Background of classification in Australia
The effect of a Refused Classification (RC) is a complete ban on the game in Australia, which means that the game cannot be sold, hired, advertised or imported into Australia.
The Australian Classification Board (ACB) is Australia’s regulator for the classification of games, films and publications intended for the sale, advertisement or exhibition in Australia. It assesses and assigns the appropriate classification for games in accordance with the Classification (Publications, Films and Computer Games) Act 1995 (Cth) and the National Classification Code (Code), created pursuant to the Act. The Code sets out guidelines to be used in determining whether a game should be classified as RC. Generally game content that is very high in impact and falling outside generally accepted community standards will be classified as RC, which includes those games that:
- depict, express or otherwise deal with matters of sex, drug misuse or addiction, crime, cruelty, violence or revolting or abhorrent phenomena in such a way that they offend against the standards of morality, decency and propriety generally accepted by reasonable adults to the extent that they should not be classified; or
- describe or depict in a way that is likely to cause offence to a reasonable adult, a person who is, or appears to be, a child under 18 (whether the person is engaged in sexual activity or not); or
- promote, incite or instruct in matters of crime or violence.
The Code also provides that games that are unsuitable for a minor to see or play should be classified RC.
MeiQ and its classification
MeiQ is a Japanese role-playing game (JRPG) involving a group of five female characters who pair with robots in order to engage in combat against fantasy creatures. The game allows players to use the PlayStation Vita touchscreen feature and simulate physical interaction by running their fingers over the screen to touch the head, hips, breasts and legs of a character. The characters verbally respond to these prompts, often with suggestive innuendo.
All characters are dressed provocatively, and four of the five characters are depicted with adult-like bodies and emphasised cleavage. The fifth main character, however, appears much younger than her counterparts, and is depicted with a smaller height and frame, her hair in pigtails and a high-pitched voice. The ACB considered that the character is, or appears to be, a child under 18 years of age (i.e. a minor, under Australian law).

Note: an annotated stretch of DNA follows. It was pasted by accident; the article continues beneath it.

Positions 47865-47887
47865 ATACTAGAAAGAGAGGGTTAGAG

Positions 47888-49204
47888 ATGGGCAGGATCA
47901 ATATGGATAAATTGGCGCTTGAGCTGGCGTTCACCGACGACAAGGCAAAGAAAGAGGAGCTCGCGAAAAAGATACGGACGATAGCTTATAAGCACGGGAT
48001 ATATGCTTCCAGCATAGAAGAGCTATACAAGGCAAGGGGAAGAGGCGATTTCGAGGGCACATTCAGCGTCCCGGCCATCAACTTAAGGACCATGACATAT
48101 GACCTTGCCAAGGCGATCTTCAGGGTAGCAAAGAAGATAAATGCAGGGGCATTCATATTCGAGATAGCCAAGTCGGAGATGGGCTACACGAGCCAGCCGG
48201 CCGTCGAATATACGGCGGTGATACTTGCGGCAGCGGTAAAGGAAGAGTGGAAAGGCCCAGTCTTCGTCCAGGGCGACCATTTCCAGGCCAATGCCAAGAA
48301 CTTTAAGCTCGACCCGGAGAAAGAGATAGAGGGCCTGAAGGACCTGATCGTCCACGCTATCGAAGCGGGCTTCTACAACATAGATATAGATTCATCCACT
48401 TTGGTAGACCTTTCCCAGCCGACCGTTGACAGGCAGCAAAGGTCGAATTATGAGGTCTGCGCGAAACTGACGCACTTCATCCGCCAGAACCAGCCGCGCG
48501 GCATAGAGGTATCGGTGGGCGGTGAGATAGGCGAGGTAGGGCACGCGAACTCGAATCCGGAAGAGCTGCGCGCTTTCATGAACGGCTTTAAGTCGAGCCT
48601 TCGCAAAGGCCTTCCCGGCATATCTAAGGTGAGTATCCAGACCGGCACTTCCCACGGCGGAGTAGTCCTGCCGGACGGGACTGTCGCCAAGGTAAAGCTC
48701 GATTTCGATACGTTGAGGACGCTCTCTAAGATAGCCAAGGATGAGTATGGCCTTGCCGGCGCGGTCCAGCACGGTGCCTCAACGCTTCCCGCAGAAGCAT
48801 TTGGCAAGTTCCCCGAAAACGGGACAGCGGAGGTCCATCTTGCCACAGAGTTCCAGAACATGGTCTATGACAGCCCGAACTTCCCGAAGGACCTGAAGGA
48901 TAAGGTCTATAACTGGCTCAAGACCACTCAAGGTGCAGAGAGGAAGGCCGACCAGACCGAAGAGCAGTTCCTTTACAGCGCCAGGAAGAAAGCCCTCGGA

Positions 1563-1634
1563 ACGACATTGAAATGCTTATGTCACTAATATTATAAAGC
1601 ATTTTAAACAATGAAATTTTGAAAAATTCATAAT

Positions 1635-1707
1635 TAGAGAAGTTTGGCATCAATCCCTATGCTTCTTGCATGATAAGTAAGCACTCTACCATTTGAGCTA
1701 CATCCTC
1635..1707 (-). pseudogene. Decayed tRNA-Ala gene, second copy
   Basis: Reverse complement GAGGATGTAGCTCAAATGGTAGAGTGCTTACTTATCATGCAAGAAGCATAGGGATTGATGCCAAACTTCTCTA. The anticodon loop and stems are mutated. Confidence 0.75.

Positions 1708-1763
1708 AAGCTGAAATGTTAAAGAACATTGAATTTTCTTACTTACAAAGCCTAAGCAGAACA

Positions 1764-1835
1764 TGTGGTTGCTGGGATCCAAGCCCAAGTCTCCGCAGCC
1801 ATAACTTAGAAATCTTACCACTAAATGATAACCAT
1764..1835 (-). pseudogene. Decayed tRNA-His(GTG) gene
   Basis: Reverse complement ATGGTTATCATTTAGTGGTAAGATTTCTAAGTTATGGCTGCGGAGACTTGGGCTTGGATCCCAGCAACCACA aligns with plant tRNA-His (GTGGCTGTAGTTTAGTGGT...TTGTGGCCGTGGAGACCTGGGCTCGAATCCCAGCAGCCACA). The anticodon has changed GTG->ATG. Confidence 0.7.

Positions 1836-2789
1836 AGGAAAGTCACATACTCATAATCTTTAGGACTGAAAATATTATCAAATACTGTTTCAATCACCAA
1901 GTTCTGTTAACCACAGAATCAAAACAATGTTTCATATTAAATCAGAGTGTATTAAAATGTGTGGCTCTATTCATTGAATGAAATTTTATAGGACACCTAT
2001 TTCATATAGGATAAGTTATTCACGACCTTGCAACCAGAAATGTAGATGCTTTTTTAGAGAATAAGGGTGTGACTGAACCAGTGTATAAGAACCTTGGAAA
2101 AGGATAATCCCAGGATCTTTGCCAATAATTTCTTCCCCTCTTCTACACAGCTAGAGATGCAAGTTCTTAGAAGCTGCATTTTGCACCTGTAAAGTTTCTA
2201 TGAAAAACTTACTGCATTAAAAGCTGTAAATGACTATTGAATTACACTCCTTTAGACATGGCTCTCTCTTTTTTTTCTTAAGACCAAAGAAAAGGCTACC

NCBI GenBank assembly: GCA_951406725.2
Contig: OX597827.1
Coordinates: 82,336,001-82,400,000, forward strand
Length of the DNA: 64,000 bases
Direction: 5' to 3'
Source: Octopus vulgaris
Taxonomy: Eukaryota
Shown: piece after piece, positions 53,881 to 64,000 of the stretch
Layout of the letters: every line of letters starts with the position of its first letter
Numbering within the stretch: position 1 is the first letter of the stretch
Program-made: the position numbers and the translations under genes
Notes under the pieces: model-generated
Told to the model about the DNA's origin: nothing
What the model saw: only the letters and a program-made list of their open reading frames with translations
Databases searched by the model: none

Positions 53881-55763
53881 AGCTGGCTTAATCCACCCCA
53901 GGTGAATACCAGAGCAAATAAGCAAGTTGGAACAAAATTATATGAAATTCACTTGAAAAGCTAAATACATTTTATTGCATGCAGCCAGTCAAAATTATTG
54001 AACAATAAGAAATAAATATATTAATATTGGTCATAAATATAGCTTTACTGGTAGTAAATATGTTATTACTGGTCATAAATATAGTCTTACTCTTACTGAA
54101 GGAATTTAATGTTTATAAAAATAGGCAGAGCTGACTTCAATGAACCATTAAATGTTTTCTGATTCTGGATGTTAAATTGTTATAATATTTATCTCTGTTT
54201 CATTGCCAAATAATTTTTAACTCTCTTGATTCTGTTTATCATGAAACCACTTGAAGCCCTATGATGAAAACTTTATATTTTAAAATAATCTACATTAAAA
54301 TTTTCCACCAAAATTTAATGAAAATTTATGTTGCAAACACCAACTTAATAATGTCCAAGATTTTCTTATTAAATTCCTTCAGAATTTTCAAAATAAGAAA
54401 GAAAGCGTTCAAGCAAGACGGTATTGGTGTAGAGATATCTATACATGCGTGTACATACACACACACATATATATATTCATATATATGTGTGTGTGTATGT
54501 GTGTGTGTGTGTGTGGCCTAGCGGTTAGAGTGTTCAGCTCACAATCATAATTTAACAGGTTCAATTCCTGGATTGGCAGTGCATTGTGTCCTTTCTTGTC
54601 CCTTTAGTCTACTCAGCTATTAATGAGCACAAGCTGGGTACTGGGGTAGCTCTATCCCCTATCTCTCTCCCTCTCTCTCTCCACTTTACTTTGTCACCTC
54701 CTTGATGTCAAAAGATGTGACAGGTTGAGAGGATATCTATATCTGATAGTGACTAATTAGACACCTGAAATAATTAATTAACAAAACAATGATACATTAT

Accordingly, the ACB considered that the depiction of this character, in conjunction with the interactive gameplay feature, “is likely to cause offence to a reasonable person“. It considered the “sexual simulation of a child” to be “offensive, or abhorrent in such a way that it offends against the standards of morality, decency and propriety generally accepted by a reasonable adult to the extent that it should not be classified“.
The ACB emphasised the interactivity of the game as an important consideration in its refusing classification of MeiQ, noting that such user-controlled features should be treated as having a higher impact than similar themed depictions in non-interactive media, such as films or publications.
How does classification compare across countries?
MeiQ has been classified as “Teen” by the Entertainment Software Rating Board in the United States, being suitable for persons aged 13 years and over; and classified “B” in Japan, being suitable for persons aged 12 years and over. The refusal of classification for the game in Australia supports the view held by many that Australia is more restrictive in its approach to classifying video games in comparison to many other countries.
Written by Samantha Brown and Amy Cowper